Hospitals

Shared medical appointments are old news for Cleveland Clinic

A “perfect storm” of factors — aging and increasingly obese Baby Boomers, rapid healthcare cost escalation and physician-access problems — have come together to virtually ensure that group medical appointments will only become more prevalent in the U.S. health system. The appointments, which involve several patients with the same chronic disease simultaneously visiting with doctors, […]

A “perfect storm” of factors — aging and increasingly obese Baby Boomers, rapid healthcare cost escalation and physician-access problems — have come together to virtually ensure that group medical appointments will only become more prevalent in the U.S. health system.

The appointments, which involve several patients with the same chronic disease simultaneously visiting with doctors, have drawn increasing attention in recent years as hospitals search for ways to combat the challenges associated with cost, quality and access.

But group visits — or as the industry calls them, “shared medical appointments” (SMAs) — are well-trod ground for Dr. Marianne Sumego, director of SMAs with Cleveland Clinic, which has been conducting SMAs for nearly a decade.

“They’re not new,” said Sumego, an internist at the Clinic’s family medicine center in suburban Willoughby. “What’s new is investing enough energy to do it right, make it a priority and provide something that’s of great patient value.”

The Clinic has been offering SMAs since 2002 and now provides them at four Northeast Ohio locations, including its main campus. SMAs are available for several specialty areas, including diabetes, asthma, osteoporosis and women’s health. They typically involve 10 to 15 patients and last about 90 minutes, according to the Clinic.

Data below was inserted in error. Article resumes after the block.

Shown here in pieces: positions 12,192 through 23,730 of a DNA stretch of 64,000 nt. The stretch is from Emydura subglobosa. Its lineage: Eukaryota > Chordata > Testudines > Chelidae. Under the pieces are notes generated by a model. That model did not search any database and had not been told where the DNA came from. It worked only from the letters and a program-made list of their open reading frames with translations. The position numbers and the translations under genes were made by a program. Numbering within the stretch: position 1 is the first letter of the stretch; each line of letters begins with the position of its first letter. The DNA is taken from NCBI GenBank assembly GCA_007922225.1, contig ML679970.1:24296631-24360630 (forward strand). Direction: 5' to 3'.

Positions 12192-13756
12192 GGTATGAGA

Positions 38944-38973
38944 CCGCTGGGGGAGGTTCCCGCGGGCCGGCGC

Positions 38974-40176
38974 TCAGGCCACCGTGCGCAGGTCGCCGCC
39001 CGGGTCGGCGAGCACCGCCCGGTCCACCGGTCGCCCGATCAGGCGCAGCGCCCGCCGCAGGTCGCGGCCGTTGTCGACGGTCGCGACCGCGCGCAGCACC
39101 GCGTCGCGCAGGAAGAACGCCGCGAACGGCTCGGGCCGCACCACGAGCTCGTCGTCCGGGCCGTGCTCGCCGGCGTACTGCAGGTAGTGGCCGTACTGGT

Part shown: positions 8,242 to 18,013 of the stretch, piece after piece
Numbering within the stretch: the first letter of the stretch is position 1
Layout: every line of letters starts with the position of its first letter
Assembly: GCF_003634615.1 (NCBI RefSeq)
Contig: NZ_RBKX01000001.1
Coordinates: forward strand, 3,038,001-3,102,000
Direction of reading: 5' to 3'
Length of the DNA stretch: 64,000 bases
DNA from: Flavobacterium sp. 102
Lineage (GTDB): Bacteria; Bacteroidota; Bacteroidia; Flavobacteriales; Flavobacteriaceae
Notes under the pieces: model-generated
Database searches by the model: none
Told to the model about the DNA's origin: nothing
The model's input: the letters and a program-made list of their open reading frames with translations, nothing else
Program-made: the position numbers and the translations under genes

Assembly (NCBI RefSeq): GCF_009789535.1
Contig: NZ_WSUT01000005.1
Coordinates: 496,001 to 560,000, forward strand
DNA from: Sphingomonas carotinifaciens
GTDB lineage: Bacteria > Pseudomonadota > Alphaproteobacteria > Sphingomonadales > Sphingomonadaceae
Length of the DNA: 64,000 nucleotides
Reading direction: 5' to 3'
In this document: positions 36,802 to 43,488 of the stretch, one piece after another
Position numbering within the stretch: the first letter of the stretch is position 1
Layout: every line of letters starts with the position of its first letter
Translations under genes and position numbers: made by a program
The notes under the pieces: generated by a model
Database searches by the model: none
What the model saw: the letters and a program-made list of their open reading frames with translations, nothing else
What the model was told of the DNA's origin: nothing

“When they get 90 minutes,  they’re really taking something away from that appointment they wouldn’t get in [a] traditional visit,” Sumego said.

Sumego said the Clinic was exploring adding new SMAs in several medical areas, including pediatrics, preventive cardiology and metabolic syndrome.

Advocates of SMAs point to several advantages that the format offers. Patients can typically obtain shared appointments with doctors more easily than solo visits, so SMAs help solve access problems. Patients suffering from the same disease typically have similar questions and concerns, and can learn best practices for managing the disease from their peers.

From the provider perspective, SMAs allow doctors to avoid giving the same spiel over and over again to individual patients. And since many insurers pay the same for shared appointments as they would for individual meetings, health providers generally make out better financially by virtue of a larger patient volume.

Here’s how the appointments work, according to Sumego: First, a facilitator spends about 20 minutes checking in patients, recording their information like blood pressure and weight, and then discusses with patients how they’ve  been feeling, whether they’ve been refilling prescriptions and if they have any questions for the doctor. Next, the doctor comes in, and guided by questions the facilitator has logged, chats with each patient about their individual concerns and conducts a group educational discussion.

If the doctor needs to do a physical examination of the patient, the two leave the room while a nurse or medical assistant leads a discussion with the remaining patients. Finally, each patient leaves with an action plan — a specific list of steps they should take to better manage their chronic conditions.

Patients for whom SMAs wouldn’t be ideal are those who have difficulty hearing, need an interpreter or have a rapidly changing disease, Sumego said.

That the vast majority of patients don’t fall into those categories also suggests that the volume of SMAs will continue to rise across the U.S. in the coming years. Just don’t think that their advent is anything new.

“It’s easy to see SMAs in the setting of healthcare reform, but it’s important to remember that we’ve been doing them a long time and we see a lot of value in them,” Sumego said.